Anwar and his team have been soliciting investments from “big tech” companies such as Google and Microsoft.  But Malaysia will need to produce more engineers, computer scientists, Artificial Intelligence (AI) programmers, cloud services providers, chip and robotics manufacturers, and semi-conductor experts.

According to one estimate, Malaysia must produce approximately 50,000 engineers in the next five years for these investments to bear fruit.  However, our universities produce only about 5,000 engineers per year.  This number could fall in the near future.

Is the Anwar administration committed to link education reform to madani’s “civilised, philosophical vision” for the nation?  If so, reform of Malaysia’s schools and universities cannot be postponed.

Economics aside, good governance and democracy are facilitated by quality education.  If Anwar Ibrahim’s reform agenda is going to succeed, his team must not delay overhaul of the education system.  Instead, Anwar has declared that higher education reform will be delayed till 2026, when the current Higher Education Blueprint expires.

There have been some improvements to education in recent decades,  The bottom 40% of income earners and women have gained more access to higher education.

However, there are more negatives. There has been a profound deterioration in the quality of teaching in schools and universities.  Political leaders seem to have forgotten that teaching is a very important component in all educational establishments. Teachers say they are overworked because of too much paperwork.

Another serious problem is the heavy arm of politics in how schools and universities in Malaysia are managed and administered. This must be addressed if leaders want to improve the quality of teaching and scholarly activities.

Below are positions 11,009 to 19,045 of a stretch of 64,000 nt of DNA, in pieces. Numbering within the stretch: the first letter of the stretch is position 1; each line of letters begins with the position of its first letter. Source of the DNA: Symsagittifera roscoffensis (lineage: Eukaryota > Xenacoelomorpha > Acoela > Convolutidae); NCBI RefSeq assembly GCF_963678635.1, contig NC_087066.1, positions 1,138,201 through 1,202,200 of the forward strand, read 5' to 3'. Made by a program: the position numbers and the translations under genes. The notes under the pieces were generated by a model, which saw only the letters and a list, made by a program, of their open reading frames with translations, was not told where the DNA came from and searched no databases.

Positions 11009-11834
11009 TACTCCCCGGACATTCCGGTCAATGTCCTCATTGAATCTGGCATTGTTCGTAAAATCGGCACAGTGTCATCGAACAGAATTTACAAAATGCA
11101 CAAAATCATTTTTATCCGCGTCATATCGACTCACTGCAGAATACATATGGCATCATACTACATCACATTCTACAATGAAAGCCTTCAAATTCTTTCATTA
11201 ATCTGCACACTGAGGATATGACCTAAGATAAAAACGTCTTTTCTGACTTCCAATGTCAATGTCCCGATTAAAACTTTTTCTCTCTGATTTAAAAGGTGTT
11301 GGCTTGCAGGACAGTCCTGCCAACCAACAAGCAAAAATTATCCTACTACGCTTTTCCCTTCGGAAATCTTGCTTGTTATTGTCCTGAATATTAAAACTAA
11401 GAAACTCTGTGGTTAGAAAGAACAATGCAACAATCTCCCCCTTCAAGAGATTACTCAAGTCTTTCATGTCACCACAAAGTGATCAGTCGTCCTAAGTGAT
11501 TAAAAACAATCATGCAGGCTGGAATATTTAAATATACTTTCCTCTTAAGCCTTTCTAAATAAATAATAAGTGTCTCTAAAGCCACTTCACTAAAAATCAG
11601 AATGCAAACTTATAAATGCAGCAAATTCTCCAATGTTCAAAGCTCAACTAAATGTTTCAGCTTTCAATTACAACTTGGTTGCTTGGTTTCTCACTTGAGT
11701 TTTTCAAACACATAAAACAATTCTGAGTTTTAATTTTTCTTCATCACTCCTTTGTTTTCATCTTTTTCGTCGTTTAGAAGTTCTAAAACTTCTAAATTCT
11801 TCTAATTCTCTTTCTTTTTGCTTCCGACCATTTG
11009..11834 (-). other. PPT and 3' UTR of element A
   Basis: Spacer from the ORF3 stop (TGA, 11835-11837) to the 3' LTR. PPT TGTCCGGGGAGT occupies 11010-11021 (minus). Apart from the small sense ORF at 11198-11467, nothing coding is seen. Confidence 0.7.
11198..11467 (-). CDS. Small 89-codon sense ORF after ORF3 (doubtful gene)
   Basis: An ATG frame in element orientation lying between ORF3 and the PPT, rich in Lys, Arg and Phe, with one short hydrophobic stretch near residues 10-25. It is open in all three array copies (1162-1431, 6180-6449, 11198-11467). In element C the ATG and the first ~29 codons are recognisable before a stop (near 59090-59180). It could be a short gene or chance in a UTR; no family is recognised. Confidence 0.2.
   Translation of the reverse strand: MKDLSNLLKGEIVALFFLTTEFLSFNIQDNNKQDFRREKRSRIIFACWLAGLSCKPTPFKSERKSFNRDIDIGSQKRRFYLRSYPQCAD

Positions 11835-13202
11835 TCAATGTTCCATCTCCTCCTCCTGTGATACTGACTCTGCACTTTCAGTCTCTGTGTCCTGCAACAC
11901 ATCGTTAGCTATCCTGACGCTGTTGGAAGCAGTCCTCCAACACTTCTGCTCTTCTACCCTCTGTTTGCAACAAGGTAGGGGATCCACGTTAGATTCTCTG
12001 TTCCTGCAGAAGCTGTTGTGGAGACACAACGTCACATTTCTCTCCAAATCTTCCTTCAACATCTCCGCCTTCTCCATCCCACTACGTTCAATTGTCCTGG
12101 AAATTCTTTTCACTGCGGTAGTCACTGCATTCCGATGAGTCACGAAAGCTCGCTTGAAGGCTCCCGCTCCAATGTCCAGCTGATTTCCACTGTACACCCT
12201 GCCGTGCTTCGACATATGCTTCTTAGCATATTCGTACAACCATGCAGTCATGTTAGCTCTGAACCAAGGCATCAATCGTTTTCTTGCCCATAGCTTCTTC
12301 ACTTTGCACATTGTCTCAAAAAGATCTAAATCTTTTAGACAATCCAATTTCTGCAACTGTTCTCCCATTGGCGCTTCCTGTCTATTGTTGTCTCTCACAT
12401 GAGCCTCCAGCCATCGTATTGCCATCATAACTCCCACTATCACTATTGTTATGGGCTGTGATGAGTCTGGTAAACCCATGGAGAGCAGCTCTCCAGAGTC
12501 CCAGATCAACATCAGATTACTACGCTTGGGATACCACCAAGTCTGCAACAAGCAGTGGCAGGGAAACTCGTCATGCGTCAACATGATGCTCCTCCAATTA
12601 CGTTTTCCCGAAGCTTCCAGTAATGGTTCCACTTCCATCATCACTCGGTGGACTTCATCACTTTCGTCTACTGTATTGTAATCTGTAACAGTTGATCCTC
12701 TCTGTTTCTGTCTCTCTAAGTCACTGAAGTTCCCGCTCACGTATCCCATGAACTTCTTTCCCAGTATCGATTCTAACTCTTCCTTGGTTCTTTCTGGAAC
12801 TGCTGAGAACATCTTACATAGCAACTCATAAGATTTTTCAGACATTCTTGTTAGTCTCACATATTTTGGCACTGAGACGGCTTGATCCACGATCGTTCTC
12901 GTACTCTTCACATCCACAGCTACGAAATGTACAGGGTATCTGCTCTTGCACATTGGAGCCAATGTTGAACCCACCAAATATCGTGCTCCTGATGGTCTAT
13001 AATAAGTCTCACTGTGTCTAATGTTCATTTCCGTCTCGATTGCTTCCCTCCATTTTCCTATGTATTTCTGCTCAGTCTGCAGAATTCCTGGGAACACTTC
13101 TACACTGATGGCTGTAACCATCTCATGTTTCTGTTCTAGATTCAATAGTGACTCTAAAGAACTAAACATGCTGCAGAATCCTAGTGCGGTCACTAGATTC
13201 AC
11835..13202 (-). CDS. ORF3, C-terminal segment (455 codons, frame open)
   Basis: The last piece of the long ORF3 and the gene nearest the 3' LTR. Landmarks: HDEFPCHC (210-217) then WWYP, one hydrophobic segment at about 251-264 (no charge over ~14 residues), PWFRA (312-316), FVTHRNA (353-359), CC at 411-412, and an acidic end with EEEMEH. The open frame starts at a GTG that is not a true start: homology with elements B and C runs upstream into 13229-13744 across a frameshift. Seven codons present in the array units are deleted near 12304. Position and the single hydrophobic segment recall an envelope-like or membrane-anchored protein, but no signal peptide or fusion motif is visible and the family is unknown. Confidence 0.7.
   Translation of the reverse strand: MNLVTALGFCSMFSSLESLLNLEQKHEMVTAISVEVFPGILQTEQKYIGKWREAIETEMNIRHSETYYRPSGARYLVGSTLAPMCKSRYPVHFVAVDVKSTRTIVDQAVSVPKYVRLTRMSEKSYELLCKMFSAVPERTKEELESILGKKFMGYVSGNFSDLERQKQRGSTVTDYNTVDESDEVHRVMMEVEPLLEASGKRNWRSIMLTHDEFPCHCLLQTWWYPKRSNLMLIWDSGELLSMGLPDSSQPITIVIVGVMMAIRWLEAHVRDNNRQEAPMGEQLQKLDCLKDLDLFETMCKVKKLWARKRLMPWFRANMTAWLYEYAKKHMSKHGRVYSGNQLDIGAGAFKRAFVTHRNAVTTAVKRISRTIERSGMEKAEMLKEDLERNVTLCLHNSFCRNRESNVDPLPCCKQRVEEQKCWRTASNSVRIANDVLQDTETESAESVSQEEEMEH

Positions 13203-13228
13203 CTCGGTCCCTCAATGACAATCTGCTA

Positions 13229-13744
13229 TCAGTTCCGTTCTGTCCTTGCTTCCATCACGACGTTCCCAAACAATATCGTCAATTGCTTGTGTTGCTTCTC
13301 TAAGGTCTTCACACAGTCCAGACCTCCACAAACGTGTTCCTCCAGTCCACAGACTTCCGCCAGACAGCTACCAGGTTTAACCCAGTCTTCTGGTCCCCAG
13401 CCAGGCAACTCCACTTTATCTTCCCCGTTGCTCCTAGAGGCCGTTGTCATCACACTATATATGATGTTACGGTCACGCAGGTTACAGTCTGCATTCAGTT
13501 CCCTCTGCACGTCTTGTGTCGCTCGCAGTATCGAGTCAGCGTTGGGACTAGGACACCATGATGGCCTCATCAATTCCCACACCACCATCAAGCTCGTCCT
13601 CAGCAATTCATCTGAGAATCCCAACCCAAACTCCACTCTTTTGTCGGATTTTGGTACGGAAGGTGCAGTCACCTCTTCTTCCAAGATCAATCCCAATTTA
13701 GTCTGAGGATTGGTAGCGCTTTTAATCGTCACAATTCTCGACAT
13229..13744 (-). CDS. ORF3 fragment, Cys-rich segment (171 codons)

Any discourse on democracy,  good governance and national progress in Malysia must be linked to education reform.  It is superficial to evaluate the Madani government’s performance, by mainly highlighting key economic and financial initiatives.

Poverty and the high cost of living are indeed real problems that require immediate attention.  However, sustainable remedies and long-lasting improvements to society’s quality of life will never be achieved if the political elite remain myopic, and chart reforms based on a five-year election cycle.

To transform a nation’s education system and to be able to reap the benefits of this transformation takes generations.  Does the Anwar administration have the political will to act on this sobering reality?


Dr S. Munirah Alatas is a former Visiting Professor at the Faculty of Social Sciences, Indonesian International Islamic University (UIII, Jakarta). In early 2023, she retired from a career in Strategic Studies and International Relations at the National University of Malaysia (UKM).

This article, brought to you by the University of Melbourne, is part of a Asia Institute and Asialink series on democracy in Southeast Asia. The series coincides with the upcoming Southeast Asia Oration at the University, to be delivered on 4 July by Mr Pita Limjaroenrat MP, a Member of the Thai House of Representatives and Former Leader of the Move Forward Party.

Image: Prime Minister Anwar Ibrahim addresses a political rally, 8 August 2023, Kelantan, Malaysia: Shutterstock/Shahjehan.